As a first step to evaluate the potential involvement of this pathway in joint contracture development, the hypothesis that joint capsule mast cell and neuropeptide containing nerve fiber numbers are increased in posttraumatic contractures is tested. The objective is to evaluate this hypothesis in the acute and chronic stages of the rabbit knee model of posttraumatic contractures, as well as the chronic stages of human posttraumatic elbow contractures.

MATERIALS AND METHODS

Institutional Animal Care Committee approval was obtained from the University of Calgary Animal Care Committee (Registration number M01042). Twelve skeletally mature New Zealand White female rabbits (5.6 ± 0.7 kg) were obtained (Reimans Furrier, St. Agatha, ON). All rabbits had the following surgical procedure under general anesthesia as previously described.5 Cortical windows (5 mm2) were removed from the nonarticular cartilage portion of the medial and lateral femoral condyles preserving the collateral ligament insertions. Bleeding from the condyles resulted in a stable intraarticular fracture. The knee joint was then immobilized with a 1.6 mm-diameter Kirschner wire (K-wire; Zimmer, Mississauga, ON) drilled through the tibia, passed posterior (extraarticular) to the knee joint, and bent around the femur with the knee at 150° of flexion. Six rabbits were sacrificed with an overdose of Euthanyl (MTC, Cambridge, ON) at 4 weeks after the procedure. Six rabbits had a second surgical procedure to remove the K-wire 8 weeks after the original procedure allowing remobilization of the knee for 32 weeks before being sacrificed. The rabbits were allowed free cage activity (0.1 m3) following all operations. The left knees were never surgically manipulated and served as controls.

The posterior joint capsule was isolated immediately after sacrifice by dissecting the gastrocnemius muscle from distal to proximal to the fibellae in the heads of the gastrocnemius. The medial and lateral collateral ligaments and the tibial insertion of the joint capsule were identified. The posterior loose connective tissue and popliteal neurovascular structures were dissected away from the capsule. The capsule was then removed going from the fibellae proximally, the tibia distally, and collateral ligaments medially and laterally, and placed in Optimal Cutting Temperature (OCT) embedding material (Sakura Finetek, Torrance, CA) for subsequent immunohistochemical examination. Tissues were stored at −80°C.

Institutional Conjoint Health Research Ethics Board approval from the University of Calgary was obtained (Registration number 15104). Human anterior capsules of elbows were obtained from six patients (five males, one female). The average age was 29 ± 12 years [mean ± standard deviation (SD); range 14–45 years] at the time of contracture release, and the release was performed at an average of 16 ± 6 months (range, 9–23 months) after injury. The average preoperative range of motion (ROM) in the flexion-extension arc was 48 ± 16° (range, 30–75°). The original injuries were intraarticular fractures; three patients with distal humerus fractures (one of which was an open fracture), one patient with a radial head fracture, one patient with a comminuted proximal ulna fracture, and one patient with a radial head fracture associated with an elbow dislocation. Control anterior capsules were obtained from six elbows (four males, two females) of postmortem organ donors (average age, 26 ± 15 years; range 15–52 years) free of contractures. All capsules were placed in OCT for subsequent immunohistochemical examination. The tissues were stored at −80°C.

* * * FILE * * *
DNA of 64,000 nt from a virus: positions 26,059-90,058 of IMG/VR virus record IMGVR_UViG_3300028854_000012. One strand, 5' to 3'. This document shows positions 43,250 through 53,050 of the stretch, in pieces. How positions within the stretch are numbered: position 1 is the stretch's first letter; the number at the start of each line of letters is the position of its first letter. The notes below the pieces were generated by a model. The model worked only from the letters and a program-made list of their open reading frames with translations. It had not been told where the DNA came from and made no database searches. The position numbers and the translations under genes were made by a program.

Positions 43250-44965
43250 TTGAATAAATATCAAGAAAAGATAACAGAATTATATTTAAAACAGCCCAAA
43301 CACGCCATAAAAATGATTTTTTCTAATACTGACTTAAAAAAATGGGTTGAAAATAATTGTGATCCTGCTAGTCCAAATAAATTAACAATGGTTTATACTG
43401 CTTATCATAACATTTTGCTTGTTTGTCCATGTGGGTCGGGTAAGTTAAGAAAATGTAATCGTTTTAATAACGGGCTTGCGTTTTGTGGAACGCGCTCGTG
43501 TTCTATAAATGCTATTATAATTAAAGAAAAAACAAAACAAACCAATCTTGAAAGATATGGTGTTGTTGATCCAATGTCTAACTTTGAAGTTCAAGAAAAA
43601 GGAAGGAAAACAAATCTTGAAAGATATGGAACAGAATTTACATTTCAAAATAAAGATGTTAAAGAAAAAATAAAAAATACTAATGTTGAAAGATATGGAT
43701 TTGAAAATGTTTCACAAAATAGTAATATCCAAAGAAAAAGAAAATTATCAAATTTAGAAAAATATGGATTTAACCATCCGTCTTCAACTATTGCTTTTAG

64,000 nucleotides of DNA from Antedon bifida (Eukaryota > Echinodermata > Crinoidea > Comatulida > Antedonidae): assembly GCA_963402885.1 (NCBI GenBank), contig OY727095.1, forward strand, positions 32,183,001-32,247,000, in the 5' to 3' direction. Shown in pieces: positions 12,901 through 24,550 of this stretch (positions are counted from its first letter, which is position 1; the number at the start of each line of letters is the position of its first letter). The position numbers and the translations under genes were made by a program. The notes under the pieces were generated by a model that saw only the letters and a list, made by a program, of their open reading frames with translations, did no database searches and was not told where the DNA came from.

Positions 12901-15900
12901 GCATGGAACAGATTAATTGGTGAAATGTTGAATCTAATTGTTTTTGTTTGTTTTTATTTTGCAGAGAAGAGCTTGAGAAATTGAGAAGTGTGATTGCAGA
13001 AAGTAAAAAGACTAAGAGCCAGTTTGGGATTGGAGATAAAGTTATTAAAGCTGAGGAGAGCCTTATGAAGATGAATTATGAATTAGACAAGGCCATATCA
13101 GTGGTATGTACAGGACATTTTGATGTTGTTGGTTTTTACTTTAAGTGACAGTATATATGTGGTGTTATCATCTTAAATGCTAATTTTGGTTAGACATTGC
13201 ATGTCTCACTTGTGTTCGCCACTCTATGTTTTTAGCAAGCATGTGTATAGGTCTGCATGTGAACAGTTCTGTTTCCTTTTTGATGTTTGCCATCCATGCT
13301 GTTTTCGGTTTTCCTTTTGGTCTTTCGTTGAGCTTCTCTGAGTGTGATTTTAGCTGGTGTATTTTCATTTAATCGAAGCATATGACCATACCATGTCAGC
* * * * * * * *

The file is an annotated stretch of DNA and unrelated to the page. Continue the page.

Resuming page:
A triple labeling immunohistochemical methodology was used for the myofibroblast, mast cell, and neuropeptides numbers in the joint capsules. Briefly, sections (8 μm thickness) of the frozen samples were cut, mounted on precoated glass slides, and pretreated with hyaluronidase. Ten percent normal goat serum in PBS was applied as a blocking agent. The monoclonal α-SMA antibody (clone asm-1, Röche Molecular Biochemicals, Laval, QC) was applied, incubated for 60 min at 37°C, and washed. The secondary antibody, a sheep antimouse IgG horseradish peroxidase (HRPO) conjugate (Röche), was applied to the sections (dilution 1:50) for 60 min at room temperature. The sections were washed, followed by application of the DAB/peroxide substrate (Röche). Then, CGRP or Substance P polyclonal guinea pig antibodies (Peninsula Laboratories, Houghton, MI) were applied overnight at 4°C followed by a Cy3 conjugated goat anti guinea pig secondary antibody (Peninsula Lab). Subsequently polyclonal tryptase or chymase goat antibodies (Santa Cruz Biotechnology, Santa Cruz, CA) were applied overnight followed by a donkey antigoat secondary antibody conjugated with Alexa Fluor 488 (Molecular Probes, Eugene, OR). Finally, 4′-6-diamidine-2-phenyl indole, or DAPI (Vector Laboratories, Burlington, ON) was applied to label nuclei.